“It’s not gone but I’m coping a lot better now, I don’t get really bad episodes anymore, no really bad panic attacks, just scared sometimes. But going on stage hasn’t really affected me, it just comes at random times, but it’s something I have to deal with and I think I’m doing well at the moment.

“It affected my darts so I came out a few years ago and I’ve been open and honest about it, I’ve had scary episodes on stage, it was pretty scary in front of all these people, I didn’t know what to do, I wanted to just walk off the stage. I don’t understand this anymore, it’s something I have control over and it won’t stop me from reaching the heights of darts I envisioned.

Humphries sought professional help to get his anxiety under control, but he feels he’s largely found his own way of dealing with it, and speaking out about it publicly was a big part of the turnaround.

Luke Humphries

Humphries has won the Czech Darts Open, the European Darts Grand Prix and the German Darts Grand Prix so far this year (Photo: Kais Bodensieck/PDC Europe)

“I decided to do cognitive behavioral therapy, but I think I did it mostly myself. You must learn to accept the feelings and deal with them in the best possible way for you. I don’t struggle with it as much anymore, I’ve learned to deal with it, accepting the feelings and recognizing the triggers when it happens.

“It definitely helped to speak up. Sometimes I got it at Pro Tours and I felt like people were watching and staring at me when they weren’t. It was all over me and I just wanted to be open about it.

“I knew people do it in different sports and I wanted to break the mold a little bit and be honest with darts.

“Quite a few pros told me straight away that they too had experienced it and thought it was just their fault. It shocked me how many dart players said they had it too, I thought I was the only one. Speaking up was the best decision because it allowed us all to realize that we’re not alone, it’s pretty common.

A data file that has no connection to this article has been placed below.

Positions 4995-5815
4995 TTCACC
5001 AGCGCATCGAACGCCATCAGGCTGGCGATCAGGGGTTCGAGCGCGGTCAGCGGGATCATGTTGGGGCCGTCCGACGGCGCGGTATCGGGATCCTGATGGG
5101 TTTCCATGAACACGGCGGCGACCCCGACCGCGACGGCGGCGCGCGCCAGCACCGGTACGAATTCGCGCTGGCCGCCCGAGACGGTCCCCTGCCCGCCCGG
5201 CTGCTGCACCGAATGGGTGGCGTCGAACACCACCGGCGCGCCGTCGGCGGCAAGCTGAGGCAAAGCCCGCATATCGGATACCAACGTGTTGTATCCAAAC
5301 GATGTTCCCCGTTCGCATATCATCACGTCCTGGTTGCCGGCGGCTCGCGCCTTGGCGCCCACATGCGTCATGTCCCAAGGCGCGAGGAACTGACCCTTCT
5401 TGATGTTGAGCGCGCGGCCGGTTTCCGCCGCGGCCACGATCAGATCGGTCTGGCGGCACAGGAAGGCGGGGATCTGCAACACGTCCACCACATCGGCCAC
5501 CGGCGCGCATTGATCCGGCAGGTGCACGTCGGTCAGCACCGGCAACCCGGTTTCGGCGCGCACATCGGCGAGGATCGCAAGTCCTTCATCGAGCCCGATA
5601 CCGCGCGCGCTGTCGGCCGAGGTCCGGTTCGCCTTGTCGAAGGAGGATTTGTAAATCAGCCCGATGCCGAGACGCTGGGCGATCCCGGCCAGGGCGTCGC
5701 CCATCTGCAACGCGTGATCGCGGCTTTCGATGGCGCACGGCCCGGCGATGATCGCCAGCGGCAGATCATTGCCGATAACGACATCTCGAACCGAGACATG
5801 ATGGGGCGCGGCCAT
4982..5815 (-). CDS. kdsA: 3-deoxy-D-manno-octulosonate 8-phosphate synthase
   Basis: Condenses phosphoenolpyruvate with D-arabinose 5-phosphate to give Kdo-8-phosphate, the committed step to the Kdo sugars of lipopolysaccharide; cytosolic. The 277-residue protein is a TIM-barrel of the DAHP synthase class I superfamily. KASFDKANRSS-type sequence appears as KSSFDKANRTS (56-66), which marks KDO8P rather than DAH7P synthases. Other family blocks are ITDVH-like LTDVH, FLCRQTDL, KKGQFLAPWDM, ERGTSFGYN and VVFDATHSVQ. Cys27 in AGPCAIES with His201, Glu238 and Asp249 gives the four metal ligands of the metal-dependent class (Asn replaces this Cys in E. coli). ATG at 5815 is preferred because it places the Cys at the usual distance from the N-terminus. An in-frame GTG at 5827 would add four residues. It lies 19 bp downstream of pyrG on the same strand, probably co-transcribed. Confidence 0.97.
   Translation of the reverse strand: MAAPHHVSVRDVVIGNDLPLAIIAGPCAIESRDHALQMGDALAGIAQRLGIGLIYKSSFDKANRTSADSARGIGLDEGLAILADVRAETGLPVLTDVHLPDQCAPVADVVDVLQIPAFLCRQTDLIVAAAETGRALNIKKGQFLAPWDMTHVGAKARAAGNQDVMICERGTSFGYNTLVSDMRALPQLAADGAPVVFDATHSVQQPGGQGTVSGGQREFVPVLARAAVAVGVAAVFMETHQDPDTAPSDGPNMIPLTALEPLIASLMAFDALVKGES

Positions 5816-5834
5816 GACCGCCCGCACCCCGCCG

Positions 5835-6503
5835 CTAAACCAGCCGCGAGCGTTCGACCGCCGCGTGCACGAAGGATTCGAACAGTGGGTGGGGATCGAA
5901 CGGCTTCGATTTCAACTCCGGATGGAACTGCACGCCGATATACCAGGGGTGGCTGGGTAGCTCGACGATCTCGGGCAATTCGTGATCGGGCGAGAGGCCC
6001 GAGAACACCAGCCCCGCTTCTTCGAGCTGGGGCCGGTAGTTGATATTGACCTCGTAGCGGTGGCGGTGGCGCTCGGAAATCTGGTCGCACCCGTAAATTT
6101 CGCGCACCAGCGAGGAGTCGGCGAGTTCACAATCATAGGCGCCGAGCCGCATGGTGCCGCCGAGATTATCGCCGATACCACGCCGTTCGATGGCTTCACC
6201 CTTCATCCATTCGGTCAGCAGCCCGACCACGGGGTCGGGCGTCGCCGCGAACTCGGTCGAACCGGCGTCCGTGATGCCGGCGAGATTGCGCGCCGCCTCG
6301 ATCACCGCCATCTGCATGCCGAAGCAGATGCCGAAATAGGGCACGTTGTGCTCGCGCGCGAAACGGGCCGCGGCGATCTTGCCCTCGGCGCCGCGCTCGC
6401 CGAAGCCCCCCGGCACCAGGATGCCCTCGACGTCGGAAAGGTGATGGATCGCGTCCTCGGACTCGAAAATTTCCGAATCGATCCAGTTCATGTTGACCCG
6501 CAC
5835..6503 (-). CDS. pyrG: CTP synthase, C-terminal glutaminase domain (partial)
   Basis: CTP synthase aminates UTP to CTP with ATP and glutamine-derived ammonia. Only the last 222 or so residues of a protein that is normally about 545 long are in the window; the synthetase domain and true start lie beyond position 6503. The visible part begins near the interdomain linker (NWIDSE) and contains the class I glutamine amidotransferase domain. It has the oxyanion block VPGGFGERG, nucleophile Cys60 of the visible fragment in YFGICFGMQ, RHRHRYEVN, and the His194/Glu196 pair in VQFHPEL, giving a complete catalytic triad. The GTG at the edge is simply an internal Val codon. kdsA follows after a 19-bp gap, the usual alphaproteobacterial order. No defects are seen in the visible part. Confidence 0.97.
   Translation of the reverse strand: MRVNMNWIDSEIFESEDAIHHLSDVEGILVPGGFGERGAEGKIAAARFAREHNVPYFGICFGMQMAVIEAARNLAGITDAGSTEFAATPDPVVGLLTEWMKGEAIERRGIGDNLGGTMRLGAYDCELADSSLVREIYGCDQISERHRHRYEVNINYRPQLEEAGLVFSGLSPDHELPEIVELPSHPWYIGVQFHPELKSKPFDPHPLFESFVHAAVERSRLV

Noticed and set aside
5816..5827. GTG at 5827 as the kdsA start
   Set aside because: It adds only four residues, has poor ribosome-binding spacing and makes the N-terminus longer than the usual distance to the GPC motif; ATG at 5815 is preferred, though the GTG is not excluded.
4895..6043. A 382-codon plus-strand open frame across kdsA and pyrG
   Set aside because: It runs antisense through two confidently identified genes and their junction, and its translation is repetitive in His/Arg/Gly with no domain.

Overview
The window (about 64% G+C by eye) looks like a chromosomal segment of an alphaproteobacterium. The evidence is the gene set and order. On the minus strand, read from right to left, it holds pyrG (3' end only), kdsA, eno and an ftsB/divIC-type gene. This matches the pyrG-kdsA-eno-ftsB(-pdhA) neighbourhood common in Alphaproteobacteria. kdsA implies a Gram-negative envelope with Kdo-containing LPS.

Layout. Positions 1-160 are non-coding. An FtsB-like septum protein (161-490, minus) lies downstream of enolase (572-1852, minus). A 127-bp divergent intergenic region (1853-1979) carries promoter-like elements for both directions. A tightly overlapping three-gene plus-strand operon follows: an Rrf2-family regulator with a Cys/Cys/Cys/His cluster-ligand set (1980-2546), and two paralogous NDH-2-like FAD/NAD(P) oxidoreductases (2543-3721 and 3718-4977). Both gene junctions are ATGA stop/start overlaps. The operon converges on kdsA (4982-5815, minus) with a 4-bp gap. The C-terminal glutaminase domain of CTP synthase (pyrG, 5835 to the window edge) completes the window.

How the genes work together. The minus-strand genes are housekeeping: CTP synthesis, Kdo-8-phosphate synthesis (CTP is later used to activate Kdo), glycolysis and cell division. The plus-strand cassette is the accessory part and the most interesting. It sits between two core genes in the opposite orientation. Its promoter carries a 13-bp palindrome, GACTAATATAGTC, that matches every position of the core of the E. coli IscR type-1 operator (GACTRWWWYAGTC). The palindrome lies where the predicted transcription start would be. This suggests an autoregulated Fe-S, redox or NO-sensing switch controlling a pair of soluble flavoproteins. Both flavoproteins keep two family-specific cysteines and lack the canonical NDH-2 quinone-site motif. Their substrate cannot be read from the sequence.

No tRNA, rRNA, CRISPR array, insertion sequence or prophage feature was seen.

With those bouts of the past under control, trophies on the way, and ranked No. 13 in the world, Humphries is poised to continue riding this wave, and both want and expect much more success in the months to come.

“I’ve always dreamed of being in the top 16 for a day or 30 years, just to finish there would be great,” he said. “But the position I’m in now won’t be for one day, will it? It looks like a few years.

“I’m happy to be where I am, I deserve to be there, but I’m not happy that I can finish in the top eight at the end of the year or after the World Cup, I know I think not that that’s an unrealistic goal. The sky is the limit in this sport and hard work and dedication will take you as far as you want.

“I would also like to pick up a major this year. I think my time is coming slowly but surely. There’s no guarantee of winning big titles, it’s another step. I don’t push myself or rush it, but when it comes I’m very, very happy

“The Premier League is also something I talk about a lot and want to be involved with.”

The Premier League is a bit different from other destinations in the sport as most players will have to try and get their way in order to enter the invitational event, but that’s something Cool Hand likes to do.

“Sometimes the Premier League can get a bit stale, there are players who seem to be moaning a bit and complain that they’re tired a lot,” he said. “It’s part of being in the Premier League, if it affects them that much then maybe take a year off and let some other people who are dying to play in it try it.

“I think I would thrive, I play well against the top players and I just want to test myself and see how I am in a Premier League scenario. I think I’d do fine, but I’ll never know until I get in there. Top 8 and Premier League for next year, that would be incredible in my books.

Full of confidence, but also aware of how quickly things can change at the oche, Humphries is eager to capitalize on his fine form and continue climbing the PDC ladder.

“Darts can be very strange, you can be up one minute and down the next,” he said. “It came much quicker than I ever expected. I’m very happy with how I played and how it went.

“There are many more tournaments to come and I will win as many as I can.”

MORE : Joe Cullen is happy to ‘silence a few people’ as he books a spot for the Premier League Darts play-offs

MORE : James Wade returns to Premier League darts after hospitalization in Germany

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https://metro.co.uk/2022/05/31/luke-humphries-on-handling-pressure-managing-anxiety-and-realising-dreams-16745058/ Luke Humphries on coping with pressure, overcoming fears and making dreams come true

Nate Jones